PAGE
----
“Brexit Campaign has the edge”
An encouraging headline in The Daily Telegraph reports an exclusive opinion poll which shows that Brexit supporters are more enthusiastic, and more likely to vote, than “Remain” supporters. I have always thought that this was the case, but it’s nice to have it confirmed by research. The latest raw preference figures give Leave a two-point lead (49/47). But if we factor in likelihood to vote, Leave has a seven-point lead (52/45).
According to Sir Lynton Crosby, now writing for the Telegraph, the Referendum result will hinge on whether voters perceive the risks of staying in as greater than the risks of leaving. The fact that voters have already identified “the risks of staying in” as a major factor is a big success for the Leave Campaign.
Tony Blair recently recognised the “enthusiasm” factor when he urged the Remainians to be more passionate. But let’s be honest – it’s kind of difficult to be passionate about staying in the EU. It’s summed up by my favourite misquote of Yeats: “The INs lack all conviction, while the OUTs are filled with passionate intensity”. We’re going to win this one on differential turn-out.
Cameron and food prices
Classic FM reports that Cameron will today claim that Brexit will mean higher food prices. It’s difficult to see how. We shall stop paying billions a year to subsidise French (and other European) farmers. We shall stop paying the EU’s Common External Tariff on food imports. I suspect that the Prime Minister will rely on a very speculative prediction that Brexit could mean a weaker Pound, which would mean higher prices for imports. Of course the Pound may weaken. And pigs may fly, in which case we can have bacon wings for breakfast.
My good friend and colleague – and UKIP Agriculture Spokesman – Stuart Agnew MEP tells me that beef could be cheaper after Brexit, and that “The reality now is that global volatility has a far greater bearing on food prices than EU membership”.
The truth is that, In or Out, no one knows what will happen to exchange rates in the future. I suspect that there will be some turbulence in the markets over the Brexit period, but my bet is that over the medium term, the Pound will appreciate. Given the choice, and having seen the €uro débâcle, would you expect the €uro to be stronger than the pound? I doubt it. ABTA might also reflect that while a weaker pound would increase the cost of foreign holidays, it would be a boost to tourism in the UK. And a welcome boost to exports.
Farmers for Brexit
Following on from food, and given the dearth of Brexit stories on today’s front pages, let’s turn to the Farmers Weekly, which is running an internet poll on Brexit. As I write, there are 2698 votes, and the current state-of-play is 68% for Leave, 23% for Remain, and 9% undecided. Of course we must heed all the usual caveats about internet polls. They’re a self-selecting sample. It could be that 68% of farmers really want to leave. Or it could simply reflect the disparity between the voting propensity of the two sides (see the first story above). Either way, it looks like good news for Brexit.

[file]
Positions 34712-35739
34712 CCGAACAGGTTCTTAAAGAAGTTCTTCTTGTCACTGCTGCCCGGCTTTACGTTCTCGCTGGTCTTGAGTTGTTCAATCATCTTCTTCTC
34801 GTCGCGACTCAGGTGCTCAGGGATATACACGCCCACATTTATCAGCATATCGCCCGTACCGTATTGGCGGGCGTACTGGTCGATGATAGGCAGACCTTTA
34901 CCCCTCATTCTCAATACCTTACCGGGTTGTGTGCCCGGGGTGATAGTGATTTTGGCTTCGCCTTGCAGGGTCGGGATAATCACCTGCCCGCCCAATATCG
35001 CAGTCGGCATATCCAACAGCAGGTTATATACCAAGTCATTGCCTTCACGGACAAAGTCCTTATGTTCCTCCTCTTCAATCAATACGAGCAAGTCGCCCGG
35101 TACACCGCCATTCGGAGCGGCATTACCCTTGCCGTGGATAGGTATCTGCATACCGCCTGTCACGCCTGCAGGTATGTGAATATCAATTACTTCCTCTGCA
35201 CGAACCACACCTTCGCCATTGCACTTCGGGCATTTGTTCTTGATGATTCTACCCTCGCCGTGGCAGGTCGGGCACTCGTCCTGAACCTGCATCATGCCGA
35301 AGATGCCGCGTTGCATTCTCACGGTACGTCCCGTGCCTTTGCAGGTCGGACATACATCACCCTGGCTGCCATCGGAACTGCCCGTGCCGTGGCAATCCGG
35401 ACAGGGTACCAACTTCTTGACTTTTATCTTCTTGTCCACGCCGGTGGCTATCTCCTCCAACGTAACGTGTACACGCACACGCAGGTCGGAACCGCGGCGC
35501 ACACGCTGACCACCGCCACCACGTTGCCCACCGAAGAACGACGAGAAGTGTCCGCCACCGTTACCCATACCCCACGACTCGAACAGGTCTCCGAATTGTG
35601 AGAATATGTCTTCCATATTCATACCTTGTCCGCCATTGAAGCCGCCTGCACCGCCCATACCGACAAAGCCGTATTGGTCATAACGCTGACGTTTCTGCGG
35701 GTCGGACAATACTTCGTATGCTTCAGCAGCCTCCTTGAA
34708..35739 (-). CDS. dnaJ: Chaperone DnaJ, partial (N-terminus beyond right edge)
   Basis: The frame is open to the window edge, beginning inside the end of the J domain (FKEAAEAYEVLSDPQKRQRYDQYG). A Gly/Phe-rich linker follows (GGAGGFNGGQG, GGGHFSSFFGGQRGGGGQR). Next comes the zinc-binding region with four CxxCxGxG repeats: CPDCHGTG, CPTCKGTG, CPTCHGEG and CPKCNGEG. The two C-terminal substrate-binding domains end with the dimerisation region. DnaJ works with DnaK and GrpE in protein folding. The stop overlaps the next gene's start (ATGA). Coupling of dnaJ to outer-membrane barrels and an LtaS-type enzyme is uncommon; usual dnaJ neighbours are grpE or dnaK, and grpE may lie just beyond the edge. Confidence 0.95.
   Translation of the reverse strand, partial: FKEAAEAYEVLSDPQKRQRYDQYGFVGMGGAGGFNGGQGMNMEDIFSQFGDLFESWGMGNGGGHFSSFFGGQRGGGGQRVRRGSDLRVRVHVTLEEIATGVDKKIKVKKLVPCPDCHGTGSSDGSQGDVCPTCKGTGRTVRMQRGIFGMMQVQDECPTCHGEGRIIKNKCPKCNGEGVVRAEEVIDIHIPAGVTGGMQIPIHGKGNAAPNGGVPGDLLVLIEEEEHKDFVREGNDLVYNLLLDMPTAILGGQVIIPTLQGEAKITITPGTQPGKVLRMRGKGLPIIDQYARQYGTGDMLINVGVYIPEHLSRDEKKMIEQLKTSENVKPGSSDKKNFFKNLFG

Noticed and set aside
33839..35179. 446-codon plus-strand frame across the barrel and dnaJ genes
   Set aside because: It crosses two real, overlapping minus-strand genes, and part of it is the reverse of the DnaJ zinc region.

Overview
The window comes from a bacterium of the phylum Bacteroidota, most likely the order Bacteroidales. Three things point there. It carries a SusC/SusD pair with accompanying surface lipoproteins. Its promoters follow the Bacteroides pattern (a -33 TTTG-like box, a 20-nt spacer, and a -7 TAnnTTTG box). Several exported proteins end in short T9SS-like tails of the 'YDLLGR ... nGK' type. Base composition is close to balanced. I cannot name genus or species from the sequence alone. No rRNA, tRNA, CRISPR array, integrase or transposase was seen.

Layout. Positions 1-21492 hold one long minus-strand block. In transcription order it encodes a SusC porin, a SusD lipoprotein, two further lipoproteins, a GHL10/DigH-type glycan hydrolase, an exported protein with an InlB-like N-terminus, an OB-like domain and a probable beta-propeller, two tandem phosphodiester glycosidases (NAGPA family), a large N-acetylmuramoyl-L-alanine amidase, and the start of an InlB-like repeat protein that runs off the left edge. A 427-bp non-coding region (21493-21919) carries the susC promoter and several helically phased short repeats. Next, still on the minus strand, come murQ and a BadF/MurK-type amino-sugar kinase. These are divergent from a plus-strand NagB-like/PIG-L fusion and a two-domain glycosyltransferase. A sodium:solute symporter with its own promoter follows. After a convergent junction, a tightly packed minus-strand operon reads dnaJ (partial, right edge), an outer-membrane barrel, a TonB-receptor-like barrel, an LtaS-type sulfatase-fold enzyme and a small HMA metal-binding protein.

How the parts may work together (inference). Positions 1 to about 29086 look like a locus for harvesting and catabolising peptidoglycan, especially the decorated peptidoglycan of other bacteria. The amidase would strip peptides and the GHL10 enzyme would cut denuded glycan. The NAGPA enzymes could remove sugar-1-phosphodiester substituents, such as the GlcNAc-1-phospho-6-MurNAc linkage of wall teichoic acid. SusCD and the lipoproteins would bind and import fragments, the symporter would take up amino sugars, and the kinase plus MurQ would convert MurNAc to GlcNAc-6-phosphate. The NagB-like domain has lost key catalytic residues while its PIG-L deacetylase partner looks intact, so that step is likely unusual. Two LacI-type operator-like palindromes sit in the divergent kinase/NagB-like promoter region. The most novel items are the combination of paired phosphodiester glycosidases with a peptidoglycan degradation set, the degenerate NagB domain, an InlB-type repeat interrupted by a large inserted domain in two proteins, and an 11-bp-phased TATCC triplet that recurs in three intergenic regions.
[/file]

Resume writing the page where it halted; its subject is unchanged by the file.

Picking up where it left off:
Cameron has recently been warning farmers that they will lose their CAP cheques if we leave the EU. Yesterday I Tweeted: “Cameron is warning farmers that Brexit will mean losing CAP cheques. He’s too young to remember that we had a perfectly good farm support régime before 1973”.
Firms slash recruitment, anticipating the “Living Wage”
The Mail reports that firms are cutting staff, slashing recruitment and dropping employment perks in anticipation of the “Living Wage”, which it describes as “crippling”. At first sight, this scarcely seems like a Brexit issue. But remember that Cameron is seeking some small and rather trivial changes to in-work welfare benefits for migrants, which he says will reduce the “pull factor” (though few analysts agree with him). But the Living Wage will massively increase the pull factor, and the huge disparity in wages between the UK and Eastern Europe. Without Brexit, immigration can only increase. (And then there’s Turkey…….)
Hottest February on record
Again, not an obvious Brexit story – until you consider the massive impact that Brussels’ climate obsession has had across the continent, undermining both competitiveness and energy security. The Indy is predictably alarmist.
We should bear in mind that for two hundred years we have seen a steady upward trend in mean global temperatures. This predates any significant CO2 impact from the Industrial Revolution, and is entirely consistent with well-established, long-term cyclical trends which are undeniably natural. So we should expect to have “hottest years on record” every so often – given that our records don’t go back to previous Warm Periods like the Mediæval, the Roman Optimum, the Minoan Optimum and the early Holocene Optima.
Add to that two other factors: the NASA data quoted seem to come from ground stations, which persistently return higher figures than (arguably more reliable) satellite data. Plus the current El Niño event in the Pacific, which is well-known to deliver a global temperature spike. My advice: don’t turn off the central heating just yet.